Radiologists examine images in the palms of their hands

February 3, 2005

The power of handheld computing in radiology has often been relegated to use as a calendar or reference and education tool. Researchers at the Stanford Medical Center, however, report that PDAs can successfully be used for preliminary interpretations of head and chest CT exams.

The power of handheld computing in radiology has often been relegated to use as a calendar or reference and education tool. Researchers at the Stanford Medical Center, however, report that PDAs can successfully be used for preliminary interpretations of head and chest CT exams.

Using a mobile teleradiology system developed by the center for use with personal digital assistants, researchers were able to minimize the time required to access and manipulate images, allowing them to spend most of their interaction time for productive image review.

Study results indicated that while the devices' small screens did present some barriers to image review, optimized window and level settings could maximize image quality. The study was presented at last year's RSNA meeting.

"It takes a little longer to view a study, but the additional time is less than having to travel to a hospital or home with access to conventional land-line workstation viewing, particularly when time is of the essence," said lead author Dr. Jeffrey Hellinger, a clinical instructor of radiology at Stanford.

Hellinger and colleagues compared their PDA-based teleradiology system with a traditional PACS in the interpretation of 10 head and 10 chest multislice CT scans. They used a Toshiba e740 model PDA for review.

Overall viewing on PDAs took approximately eight minutes, with slightly more than 50% of the time spent on scrolling through the slices, according to study results.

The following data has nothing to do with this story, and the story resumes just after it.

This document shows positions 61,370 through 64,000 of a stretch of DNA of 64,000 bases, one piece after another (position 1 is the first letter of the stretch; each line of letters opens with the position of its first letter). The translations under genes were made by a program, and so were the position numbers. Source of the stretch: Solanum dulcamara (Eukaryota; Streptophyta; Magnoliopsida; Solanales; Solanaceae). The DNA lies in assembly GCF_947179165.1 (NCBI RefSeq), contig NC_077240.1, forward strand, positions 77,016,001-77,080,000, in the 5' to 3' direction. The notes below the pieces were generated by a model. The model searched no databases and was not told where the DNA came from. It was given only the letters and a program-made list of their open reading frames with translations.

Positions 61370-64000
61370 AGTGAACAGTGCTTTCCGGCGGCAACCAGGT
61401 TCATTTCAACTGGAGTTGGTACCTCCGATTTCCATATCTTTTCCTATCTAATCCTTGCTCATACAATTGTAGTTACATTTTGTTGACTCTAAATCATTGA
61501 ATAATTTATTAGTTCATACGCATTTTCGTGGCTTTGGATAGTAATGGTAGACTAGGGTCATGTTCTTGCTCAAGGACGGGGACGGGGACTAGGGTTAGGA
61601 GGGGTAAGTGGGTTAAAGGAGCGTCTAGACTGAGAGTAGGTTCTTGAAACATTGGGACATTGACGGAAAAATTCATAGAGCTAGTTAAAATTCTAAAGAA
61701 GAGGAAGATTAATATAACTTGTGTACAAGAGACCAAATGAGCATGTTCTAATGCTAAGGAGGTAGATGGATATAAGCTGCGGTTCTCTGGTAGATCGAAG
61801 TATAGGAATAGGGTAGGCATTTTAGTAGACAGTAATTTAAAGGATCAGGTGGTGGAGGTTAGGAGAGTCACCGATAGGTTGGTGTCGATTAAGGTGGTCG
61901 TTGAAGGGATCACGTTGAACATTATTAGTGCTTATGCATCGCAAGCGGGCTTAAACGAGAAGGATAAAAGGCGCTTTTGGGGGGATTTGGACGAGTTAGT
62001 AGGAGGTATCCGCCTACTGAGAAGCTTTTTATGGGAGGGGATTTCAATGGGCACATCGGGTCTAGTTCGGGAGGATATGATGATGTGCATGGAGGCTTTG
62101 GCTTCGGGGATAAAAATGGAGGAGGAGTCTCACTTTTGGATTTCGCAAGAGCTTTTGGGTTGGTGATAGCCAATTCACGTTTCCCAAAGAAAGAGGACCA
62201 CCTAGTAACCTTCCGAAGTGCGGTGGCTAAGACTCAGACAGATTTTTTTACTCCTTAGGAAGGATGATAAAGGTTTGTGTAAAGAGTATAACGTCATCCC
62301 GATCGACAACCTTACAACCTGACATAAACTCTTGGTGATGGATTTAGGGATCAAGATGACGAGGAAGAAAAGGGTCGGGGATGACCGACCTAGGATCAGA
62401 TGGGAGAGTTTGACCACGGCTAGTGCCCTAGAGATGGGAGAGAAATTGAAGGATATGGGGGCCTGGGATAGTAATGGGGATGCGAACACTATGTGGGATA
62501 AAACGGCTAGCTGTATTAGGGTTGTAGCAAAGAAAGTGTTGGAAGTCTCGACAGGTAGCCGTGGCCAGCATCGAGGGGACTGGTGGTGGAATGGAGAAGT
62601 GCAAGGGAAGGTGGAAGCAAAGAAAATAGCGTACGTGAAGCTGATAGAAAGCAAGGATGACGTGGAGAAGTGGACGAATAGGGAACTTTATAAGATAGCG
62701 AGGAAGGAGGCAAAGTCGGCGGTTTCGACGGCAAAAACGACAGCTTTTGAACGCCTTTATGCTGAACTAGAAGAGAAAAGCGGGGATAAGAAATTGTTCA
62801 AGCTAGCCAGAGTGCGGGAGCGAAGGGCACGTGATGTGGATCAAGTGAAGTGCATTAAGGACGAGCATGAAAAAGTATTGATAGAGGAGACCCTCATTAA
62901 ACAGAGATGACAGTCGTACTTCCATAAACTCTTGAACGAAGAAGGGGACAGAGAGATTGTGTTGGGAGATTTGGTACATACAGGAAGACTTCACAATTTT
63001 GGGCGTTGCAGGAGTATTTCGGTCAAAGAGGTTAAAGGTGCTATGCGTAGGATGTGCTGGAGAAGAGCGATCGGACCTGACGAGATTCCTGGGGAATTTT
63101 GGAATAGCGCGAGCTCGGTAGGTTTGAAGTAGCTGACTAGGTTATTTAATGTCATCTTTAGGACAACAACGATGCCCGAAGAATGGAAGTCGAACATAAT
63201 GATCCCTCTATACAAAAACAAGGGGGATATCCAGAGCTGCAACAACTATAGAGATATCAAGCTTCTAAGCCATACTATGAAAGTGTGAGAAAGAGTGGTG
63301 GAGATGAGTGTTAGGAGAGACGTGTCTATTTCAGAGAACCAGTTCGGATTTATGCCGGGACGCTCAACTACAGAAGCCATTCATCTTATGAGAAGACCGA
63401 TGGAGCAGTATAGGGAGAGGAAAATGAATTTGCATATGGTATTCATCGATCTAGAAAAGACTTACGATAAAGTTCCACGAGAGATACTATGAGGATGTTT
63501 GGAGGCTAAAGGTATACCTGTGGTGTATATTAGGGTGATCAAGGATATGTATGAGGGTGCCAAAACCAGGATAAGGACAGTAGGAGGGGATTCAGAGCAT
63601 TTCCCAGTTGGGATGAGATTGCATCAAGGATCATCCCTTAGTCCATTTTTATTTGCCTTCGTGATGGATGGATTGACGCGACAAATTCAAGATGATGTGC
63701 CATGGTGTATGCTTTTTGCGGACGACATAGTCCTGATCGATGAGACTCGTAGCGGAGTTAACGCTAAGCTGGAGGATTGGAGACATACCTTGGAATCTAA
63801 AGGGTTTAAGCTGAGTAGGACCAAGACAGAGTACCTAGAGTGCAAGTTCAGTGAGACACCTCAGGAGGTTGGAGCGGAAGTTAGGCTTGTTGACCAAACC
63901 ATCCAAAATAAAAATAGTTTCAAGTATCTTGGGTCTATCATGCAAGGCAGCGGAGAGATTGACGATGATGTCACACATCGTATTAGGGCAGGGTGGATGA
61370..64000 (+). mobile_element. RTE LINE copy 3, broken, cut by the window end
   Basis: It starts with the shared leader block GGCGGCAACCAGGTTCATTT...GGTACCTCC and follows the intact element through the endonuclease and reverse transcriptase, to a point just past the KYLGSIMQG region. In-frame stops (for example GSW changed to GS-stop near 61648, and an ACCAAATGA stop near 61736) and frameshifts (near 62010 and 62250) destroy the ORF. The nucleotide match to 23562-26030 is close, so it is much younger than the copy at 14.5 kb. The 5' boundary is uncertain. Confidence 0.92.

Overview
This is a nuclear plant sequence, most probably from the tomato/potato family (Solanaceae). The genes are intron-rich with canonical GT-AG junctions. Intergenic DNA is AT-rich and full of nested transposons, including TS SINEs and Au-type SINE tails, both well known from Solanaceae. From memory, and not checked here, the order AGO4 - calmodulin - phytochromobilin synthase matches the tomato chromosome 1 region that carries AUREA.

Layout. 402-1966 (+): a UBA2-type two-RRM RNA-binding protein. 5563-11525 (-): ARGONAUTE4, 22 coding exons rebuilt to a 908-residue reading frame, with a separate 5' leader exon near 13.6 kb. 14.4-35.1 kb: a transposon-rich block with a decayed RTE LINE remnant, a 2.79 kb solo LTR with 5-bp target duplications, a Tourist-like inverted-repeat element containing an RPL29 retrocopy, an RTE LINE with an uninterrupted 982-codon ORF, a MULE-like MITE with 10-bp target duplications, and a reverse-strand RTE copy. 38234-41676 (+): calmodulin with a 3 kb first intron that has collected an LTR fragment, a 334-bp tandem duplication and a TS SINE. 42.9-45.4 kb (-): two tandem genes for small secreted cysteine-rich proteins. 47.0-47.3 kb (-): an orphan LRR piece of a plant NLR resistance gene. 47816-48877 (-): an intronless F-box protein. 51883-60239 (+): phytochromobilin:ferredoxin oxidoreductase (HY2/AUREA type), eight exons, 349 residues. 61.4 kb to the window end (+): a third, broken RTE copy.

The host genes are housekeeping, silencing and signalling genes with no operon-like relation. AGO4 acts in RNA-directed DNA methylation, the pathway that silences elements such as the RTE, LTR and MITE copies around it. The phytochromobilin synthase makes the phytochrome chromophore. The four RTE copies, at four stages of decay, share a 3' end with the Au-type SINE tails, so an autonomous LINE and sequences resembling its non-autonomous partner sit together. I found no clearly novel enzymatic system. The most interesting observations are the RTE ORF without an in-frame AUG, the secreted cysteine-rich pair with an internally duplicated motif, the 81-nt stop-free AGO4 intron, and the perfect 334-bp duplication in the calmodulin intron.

Head scans took nearly five minutes to complete on the PDA compared with approximately 2.3 minutes for review on a PACS workstation. All of these PACS interpretations were concordant with interpretations using the PDA.

For chest scans, the radiologist took about 10 minutes using the PDA and about half that time using the PACS. PACS interpretations were consistent with PDA interpretations, according to investigators, with the exception of two additional 2-mm nodules detected using the PACS.

The main advantage to using PDAs for initial review, Hellinger said, is that preliminary interpretation scans can be done remotely at any time. This could be invaluable in time-sensitive emergency situations or when providing assistance to other physicians in the event that access to a workstation is limited.

Additionally, the small form factor and long battery life afforded by PDAs are advantages over laptops for mobile teleradiology, according to Dr. Raghav Raman, a radiology resident at Stanford who coordinated the study.

The center is pushing forward with other clinical applications using the PDA. Researchers are particularly interested in examining the use of PDA for emergency exams such as head, chest, and abdominal CTs as well as CT angiograms and radiographs, according to Hellinger.

Bhargav Raman, a computer science major who was the principal developer of the image viewing program, has since extended the software to the latest generation of Hewlett Packard hx4705 series PDAs that offer four times the image quality.

"Until we can validate the work on a larger patient population with a larger spectrum of disease, and there is FDA approval for our patented system, this technology should only be used to render preliminary interpretations and not for final diagnostic purposes," Hellinger said.